It's young, exciting and willing to take risks. It's also fresh, fun and delicious.

But what really makes modern Australian cuisine exceptional is the way it borrows flavours from diverse cultural styles and reinvents itself into a funkier and innovative version.

It's not just its character that's distinct, it's also the confident attitude it exudes. In fact, when asked about the kind of attitude modern Australian cuisine exudes, two of Dubai's respected Aussie chefs have similar beliefs. "It's no-rules and no-boundaries.

It's also adventurous and courageous," says Chef James Viles, Chef de cuisine, Vu's, Jumeirah Emirates Towers.

Chef Ivan Mather of Yalumba, the modern Australian restaurant at Le Méridien Dubai, says, "Our attitude is fresh, adventurous, thinking outside the box, flexible, eclectic and not too caught up in traditional rules."

It's 'thinking outside the box' that has helped famous Australian chefs such as Neil Perry create recipes such as stir-fried mud crabs with curry powder and barbecued veal meatballs with baba ghanoush.

According to Mather, the multicultural flavour of the cuisine is also an important element. "Australian cuisine is innovative. Part of this is due to its newness compared to European and Asian culinary cultures. It also involves the mixing of completely different ethnic traditions. For example, strong Asian flavours such as lemongrass, coriander, chilli and cardamom are often blended into many European dishes."

This cuisine has been heavily influenced by the country's South East Asian neighbours, and by the numerous immigrants settled in Australia from around the world. These factors, says Mather, have allowed chefs to draw from the best these cultures have to offer.

Some cultural influences though are seen more in some parts of Australia. According to Viles, Sydney has a very Asian-influenced market while Melbourne has a European yet urban feel.

Mather says that about 25 to 30 years ago, Australians didn't eat broccoli or salami. These were actually introduced by Italian migrants. "I remember reading a restaurant review 20 years ago of the famous Bewrowra Waters restaurant in Sydney, and they were talking about sun-dried tomatoes, which I had never heard of then. Today, polenta, anchovies and pesto are commonly found in the Australian household, as are lemongrass, ginger, noodles, coriander and chilli.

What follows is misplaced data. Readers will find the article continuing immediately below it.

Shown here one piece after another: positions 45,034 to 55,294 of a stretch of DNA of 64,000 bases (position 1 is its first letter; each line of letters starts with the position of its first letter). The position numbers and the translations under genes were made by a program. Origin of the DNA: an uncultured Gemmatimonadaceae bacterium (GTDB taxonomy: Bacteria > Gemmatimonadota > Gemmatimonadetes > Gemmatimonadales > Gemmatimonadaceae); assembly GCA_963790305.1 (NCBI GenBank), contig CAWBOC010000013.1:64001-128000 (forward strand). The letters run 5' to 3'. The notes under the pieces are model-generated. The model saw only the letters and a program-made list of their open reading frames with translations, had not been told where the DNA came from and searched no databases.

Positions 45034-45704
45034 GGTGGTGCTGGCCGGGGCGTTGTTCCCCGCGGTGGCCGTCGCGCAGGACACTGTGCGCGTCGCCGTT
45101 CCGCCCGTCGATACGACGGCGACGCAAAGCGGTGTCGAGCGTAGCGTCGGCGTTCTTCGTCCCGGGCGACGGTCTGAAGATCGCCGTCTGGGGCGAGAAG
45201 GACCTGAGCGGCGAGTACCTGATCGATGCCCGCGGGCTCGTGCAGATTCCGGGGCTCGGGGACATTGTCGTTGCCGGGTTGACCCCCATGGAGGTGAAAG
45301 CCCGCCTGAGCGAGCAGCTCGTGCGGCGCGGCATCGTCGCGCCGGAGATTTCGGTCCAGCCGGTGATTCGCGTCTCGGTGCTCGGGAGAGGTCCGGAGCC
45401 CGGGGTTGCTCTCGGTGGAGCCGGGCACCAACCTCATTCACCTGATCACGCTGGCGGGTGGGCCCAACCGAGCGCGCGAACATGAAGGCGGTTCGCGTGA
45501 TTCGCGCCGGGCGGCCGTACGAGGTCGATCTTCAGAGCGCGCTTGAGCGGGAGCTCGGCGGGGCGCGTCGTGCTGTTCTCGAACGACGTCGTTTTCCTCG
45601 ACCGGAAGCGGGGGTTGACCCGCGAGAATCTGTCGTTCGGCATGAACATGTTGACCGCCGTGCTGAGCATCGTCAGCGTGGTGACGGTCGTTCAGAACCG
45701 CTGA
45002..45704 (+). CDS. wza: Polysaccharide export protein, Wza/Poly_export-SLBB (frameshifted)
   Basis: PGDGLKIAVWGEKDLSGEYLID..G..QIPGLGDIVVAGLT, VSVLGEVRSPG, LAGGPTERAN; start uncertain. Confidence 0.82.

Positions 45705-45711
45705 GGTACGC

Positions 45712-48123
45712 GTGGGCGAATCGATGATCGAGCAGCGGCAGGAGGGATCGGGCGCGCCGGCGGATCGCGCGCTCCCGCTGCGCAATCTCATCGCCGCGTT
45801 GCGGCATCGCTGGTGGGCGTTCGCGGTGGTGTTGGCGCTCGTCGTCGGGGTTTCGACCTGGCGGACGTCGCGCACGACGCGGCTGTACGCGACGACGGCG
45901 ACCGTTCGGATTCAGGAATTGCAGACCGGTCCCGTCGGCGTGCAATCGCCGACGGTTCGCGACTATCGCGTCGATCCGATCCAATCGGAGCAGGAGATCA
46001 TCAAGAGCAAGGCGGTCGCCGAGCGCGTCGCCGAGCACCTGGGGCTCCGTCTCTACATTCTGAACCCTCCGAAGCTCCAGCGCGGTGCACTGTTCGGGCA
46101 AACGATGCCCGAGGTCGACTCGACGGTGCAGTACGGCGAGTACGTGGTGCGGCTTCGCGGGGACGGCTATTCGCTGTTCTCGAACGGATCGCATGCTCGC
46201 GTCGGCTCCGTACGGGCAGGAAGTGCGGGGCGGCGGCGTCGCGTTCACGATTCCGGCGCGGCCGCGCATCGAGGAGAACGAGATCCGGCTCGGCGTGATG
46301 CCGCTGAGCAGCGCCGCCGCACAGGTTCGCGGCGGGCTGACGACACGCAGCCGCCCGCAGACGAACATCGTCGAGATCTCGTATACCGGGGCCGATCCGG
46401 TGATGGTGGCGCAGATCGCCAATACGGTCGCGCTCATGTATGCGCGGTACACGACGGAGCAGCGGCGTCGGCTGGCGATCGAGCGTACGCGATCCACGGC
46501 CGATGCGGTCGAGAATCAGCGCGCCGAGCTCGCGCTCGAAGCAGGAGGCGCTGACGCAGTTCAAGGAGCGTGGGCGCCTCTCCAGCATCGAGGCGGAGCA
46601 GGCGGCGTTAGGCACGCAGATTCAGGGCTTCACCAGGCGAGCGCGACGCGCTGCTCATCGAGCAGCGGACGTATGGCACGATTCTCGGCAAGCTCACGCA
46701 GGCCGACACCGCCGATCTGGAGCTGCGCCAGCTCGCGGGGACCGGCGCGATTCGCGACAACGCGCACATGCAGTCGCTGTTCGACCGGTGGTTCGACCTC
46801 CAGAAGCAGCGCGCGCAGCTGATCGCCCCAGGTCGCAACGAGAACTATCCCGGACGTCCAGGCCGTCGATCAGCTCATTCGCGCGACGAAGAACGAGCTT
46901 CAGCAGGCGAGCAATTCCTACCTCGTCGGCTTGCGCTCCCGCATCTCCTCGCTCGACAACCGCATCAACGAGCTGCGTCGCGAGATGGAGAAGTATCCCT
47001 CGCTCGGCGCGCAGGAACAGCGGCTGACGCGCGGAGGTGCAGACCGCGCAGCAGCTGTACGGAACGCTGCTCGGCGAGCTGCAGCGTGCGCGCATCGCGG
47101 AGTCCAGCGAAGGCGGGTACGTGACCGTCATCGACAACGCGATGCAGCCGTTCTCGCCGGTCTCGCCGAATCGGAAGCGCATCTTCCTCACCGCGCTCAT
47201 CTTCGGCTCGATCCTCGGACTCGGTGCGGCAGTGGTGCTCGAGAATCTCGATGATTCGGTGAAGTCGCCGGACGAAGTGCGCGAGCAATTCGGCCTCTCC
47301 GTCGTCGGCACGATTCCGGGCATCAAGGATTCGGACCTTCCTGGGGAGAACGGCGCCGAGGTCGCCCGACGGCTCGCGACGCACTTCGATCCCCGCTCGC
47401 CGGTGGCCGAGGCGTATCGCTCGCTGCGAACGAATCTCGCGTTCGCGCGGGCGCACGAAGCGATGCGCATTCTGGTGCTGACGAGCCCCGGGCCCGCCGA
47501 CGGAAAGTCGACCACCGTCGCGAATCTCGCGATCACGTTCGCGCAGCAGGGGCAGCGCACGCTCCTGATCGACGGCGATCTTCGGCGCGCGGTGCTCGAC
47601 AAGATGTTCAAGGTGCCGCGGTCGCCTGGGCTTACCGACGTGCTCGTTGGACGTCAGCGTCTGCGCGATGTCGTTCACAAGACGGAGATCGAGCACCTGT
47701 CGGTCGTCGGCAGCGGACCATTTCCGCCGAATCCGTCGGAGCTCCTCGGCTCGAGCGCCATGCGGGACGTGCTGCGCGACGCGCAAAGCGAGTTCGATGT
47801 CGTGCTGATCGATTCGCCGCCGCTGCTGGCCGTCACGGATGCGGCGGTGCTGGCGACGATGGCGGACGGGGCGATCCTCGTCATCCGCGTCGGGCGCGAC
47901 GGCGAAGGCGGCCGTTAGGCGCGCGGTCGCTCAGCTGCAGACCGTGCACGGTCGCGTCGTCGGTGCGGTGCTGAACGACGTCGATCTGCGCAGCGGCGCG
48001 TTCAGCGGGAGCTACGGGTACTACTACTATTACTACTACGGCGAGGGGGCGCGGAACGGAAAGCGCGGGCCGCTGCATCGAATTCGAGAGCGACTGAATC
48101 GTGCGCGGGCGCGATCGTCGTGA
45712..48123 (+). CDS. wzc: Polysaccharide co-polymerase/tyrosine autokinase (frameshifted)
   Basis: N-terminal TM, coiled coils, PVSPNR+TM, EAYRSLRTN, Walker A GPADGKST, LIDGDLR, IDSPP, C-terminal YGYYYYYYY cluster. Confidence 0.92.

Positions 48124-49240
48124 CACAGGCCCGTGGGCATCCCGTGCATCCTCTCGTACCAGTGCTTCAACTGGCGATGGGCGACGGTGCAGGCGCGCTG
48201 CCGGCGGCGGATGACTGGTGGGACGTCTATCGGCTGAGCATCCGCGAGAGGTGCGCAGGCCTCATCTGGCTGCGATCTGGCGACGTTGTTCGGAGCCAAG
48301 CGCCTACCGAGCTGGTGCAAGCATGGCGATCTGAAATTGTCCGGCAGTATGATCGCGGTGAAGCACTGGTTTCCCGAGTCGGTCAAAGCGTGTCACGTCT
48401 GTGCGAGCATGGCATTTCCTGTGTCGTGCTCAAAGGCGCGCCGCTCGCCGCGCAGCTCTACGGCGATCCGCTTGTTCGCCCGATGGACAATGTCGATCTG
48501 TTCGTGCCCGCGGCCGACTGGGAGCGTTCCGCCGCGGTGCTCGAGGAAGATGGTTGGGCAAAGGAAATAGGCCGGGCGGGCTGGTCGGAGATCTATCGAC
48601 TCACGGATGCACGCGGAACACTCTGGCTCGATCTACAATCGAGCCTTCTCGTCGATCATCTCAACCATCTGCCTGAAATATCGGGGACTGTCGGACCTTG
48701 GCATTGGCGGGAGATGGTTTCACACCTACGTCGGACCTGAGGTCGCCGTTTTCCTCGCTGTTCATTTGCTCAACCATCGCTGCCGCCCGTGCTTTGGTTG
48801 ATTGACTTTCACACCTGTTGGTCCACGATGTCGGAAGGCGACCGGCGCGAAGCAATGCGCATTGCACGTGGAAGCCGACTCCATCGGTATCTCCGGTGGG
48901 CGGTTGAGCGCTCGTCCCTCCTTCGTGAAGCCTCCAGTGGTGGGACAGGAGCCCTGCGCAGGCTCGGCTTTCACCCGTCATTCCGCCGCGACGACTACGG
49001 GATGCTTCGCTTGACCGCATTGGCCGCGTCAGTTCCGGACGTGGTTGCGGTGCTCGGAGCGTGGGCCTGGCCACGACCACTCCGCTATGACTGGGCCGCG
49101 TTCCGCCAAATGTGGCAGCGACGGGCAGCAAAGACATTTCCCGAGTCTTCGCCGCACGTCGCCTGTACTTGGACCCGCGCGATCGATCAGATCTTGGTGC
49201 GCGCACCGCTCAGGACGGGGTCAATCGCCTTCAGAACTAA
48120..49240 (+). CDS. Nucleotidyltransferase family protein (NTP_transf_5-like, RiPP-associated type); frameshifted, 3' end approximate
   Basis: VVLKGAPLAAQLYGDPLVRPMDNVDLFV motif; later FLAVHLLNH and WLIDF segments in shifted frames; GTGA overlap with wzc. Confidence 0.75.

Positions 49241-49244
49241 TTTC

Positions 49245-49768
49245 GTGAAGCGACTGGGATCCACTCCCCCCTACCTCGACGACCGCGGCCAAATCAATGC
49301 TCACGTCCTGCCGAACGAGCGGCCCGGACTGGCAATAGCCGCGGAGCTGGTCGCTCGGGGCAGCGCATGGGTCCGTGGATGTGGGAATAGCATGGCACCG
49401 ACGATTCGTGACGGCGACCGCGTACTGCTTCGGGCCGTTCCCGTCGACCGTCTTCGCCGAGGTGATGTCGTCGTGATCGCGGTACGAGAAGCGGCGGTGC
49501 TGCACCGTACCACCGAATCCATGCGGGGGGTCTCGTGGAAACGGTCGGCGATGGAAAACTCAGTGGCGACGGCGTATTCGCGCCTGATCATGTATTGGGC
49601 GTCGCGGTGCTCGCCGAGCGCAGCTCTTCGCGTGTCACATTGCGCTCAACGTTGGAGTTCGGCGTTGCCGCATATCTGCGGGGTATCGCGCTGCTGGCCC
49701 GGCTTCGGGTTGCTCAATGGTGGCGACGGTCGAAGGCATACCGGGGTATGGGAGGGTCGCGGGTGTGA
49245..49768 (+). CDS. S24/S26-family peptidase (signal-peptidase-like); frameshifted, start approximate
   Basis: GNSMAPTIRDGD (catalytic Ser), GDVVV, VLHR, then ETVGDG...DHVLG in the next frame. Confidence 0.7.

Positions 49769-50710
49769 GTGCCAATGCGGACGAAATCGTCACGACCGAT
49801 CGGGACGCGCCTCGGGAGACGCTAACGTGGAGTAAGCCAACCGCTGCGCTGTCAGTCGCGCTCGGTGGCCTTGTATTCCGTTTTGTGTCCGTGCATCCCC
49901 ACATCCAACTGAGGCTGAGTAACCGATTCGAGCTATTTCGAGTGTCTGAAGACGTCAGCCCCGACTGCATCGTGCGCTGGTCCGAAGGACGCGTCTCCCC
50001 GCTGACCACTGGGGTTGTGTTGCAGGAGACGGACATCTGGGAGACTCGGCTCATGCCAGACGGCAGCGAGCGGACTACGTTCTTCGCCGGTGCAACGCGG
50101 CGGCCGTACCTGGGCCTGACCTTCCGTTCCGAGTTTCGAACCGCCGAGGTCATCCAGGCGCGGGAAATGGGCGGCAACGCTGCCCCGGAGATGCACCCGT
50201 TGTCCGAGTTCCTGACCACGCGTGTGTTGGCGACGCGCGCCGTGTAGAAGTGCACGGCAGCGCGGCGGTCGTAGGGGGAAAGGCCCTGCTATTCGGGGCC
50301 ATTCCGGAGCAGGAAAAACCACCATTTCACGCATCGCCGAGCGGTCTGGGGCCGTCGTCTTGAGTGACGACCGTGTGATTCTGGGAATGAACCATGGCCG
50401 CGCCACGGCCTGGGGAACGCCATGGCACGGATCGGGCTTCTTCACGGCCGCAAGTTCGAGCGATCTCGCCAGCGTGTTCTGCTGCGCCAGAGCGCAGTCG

"Cuisine in southern areas such as Melbourne, often referred to as the 'restaurant capital', tends to favour a heavy European style with Italian and French influences. This kind of food suits the cooler climate. Sydney, in my opinion, a vibrant and less conservative city compared to Melbourne, has some brilliant Asian-influenced eateries, says Mather."
The Asian influences are also evident here due to the city's massive Chinatown and Cabramatta with its huge Vietnamese community and markets.

Australia is a treasure trove of some of the world's freshest and finest produce, seafood and meat that are invaluable ingredients in indigenous and modern Australian cuisine.

Some of the indigenous herbs, vegetables and fruits are lemon myrtle, mountain pepper, quandong, rosella, Warrugal greens (native spinach), bush tomatoes, macademia nuts, wattle seed and desert lime. Seafood found here includes crustaceans and fish such as the Moreton Bay Bug and yabby, mud crabs, blue swimmer crabs, oysters, scallops, trevalla and barramundi. Australian meats, especially beef (Wagyu) and lamb (Victorian), are coveted worldwide. Kangaroo and emu meat can also be found on menus in some restaurants.